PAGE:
As I stood in the warm farm store thawing my fingers my mind tried to focus on the next feeding chore. It had taken over an hour to feed and water the pigs on this 9th day of frigid weather. We still have to haul water in a barrel in the Bobcat and manually fill the pig's water but the Bobcat had stalled twice already tonight. Bruce put some magic fluid he calls Diesel 911 in the fuel line to get the monster running again. We were able to get a bale of hay to the pregnant cows and thankfully we had already fed out two bales to the yearlings.
When the weather is this cold the cattle need hay, lots of it to stay warm. They also need to get out of the wind. Each pasture has wind protection; either a building or a wooded area sheltered from the wind. Tonight the yearlings seemed content hunkered down in the holding pen, out of the wind with full bellies from the hay they've been eating all day. The younger pigs were settled in their pig house with a propane heater chugging away to help keep them warm. The older pigs, three sows and a boar (each over 600 pounds), take shelter in a converted horse trailer just large enough for them all to snuggle together. The trailer opening faces south so in the day they get lots of sun and at night they, too, are protected from the wind. Wind rarely comes from the South so we try to plan all of our shelters with openings facing South.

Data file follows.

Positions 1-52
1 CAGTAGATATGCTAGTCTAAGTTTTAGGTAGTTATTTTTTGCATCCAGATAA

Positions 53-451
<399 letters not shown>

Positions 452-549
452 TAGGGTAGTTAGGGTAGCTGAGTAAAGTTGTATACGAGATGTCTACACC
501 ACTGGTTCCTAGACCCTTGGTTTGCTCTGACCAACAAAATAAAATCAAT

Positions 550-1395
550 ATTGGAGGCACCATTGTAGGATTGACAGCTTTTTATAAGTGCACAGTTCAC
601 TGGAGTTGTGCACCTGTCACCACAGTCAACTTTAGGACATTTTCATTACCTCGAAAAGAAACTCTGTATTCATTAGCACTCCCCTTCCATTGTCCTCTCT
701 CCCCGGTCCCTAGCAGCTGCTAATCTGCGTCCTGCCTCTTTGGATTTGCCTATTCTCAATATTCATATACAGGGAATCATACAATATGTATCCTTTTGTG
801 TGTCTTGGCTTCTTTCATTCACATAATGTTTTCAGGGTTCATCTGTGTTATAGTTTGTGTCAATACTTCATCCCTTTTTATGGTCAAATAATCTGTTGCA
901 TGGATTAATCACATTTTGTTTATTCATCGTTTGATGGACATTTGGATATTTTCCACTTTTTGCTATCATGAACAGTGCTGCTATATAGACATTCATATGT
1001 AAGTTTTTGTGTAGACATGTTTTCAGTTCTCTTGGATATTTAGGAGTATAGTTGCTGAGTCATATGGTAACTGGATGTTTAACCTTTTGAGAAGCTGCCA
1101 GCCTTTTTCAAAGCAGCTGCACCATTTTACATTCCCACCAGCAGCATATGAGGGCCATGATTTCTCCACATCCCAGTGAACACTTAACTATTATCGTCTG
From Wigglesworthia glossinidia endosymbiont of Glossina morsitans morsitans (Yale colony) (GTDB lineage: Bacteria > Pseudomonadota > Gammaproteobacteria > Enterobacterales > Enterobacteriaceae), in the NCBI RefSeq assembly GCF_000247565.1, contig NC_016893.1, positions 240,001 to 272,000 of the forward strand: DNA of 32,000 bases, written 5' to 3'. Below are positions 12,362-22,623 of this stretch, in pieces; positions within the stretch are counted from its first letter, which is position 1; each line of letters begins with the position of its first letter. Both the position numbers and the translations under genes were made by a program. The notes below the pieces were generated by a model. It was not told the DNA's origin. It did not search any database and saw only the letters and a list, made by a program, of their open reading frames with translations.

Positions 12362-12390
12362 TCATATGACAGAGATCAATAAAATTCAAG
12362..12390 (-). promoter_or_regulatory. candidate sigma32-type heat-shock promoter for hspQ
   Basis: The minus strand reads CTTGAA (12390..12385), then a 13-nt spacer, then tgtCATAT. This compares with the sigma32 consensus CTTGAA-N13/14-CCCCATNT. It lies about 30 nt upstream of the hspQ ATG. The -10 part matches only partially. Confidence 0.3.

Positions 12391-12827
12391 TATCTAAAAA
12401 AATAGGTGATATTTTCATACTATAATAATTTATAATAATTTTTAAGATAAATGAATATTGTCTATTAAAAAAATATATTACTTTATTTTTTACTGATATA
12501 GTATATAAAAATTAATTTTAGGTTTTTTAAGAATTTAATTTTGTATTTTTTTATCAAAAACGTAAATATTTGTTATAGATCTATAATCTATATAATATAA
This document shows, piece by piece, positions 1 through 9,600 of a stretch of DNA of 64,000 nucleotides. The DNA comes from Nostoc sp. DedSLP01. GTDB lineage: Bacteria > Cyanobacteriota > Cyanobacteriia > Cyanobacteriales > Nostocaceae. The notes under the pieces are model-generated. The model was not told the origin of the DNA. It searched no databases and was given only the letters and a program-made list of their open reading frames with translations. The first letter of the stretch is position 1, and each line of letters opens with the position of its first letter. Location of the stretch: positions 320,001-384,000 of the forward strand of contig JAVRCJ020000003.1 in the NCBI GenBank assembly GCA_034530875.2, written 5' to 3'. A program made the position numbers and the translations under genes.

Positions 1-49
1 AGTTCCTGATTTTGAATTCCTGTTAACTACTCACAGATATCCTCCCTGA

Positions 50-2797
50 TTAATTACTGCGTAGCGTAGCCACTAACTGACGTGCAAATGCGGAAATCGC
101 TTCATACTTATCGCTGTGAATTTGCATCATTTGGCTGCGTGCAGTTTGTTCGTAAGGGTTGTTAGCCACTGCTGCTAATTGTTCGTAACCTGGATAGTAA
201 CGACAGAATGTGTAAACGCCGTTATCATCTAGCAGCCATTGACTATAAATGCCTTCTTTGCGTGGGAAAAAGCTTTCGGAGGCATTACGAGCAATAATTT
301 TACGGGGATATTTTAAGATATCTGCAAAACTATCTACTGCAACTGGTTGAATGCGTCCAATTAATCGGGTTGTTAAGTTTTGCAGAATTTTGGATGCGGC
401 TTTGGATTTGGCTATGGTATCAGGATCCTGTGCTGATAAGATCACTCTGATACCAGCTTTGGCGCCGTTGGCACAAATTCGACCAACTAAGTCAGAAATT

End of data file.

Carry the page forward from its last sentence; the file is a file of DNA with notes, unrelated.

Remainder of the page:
Everyone is fed, watered and protected from the wind so now Bruce and I are thawing out and making plans to feed and water ourselves. I heard a rumor that we have a heat wave coming. It's supposed to be 50 degrees next Friday. Can't wait. I may even be able to shed a layer of clothing. Can't wait.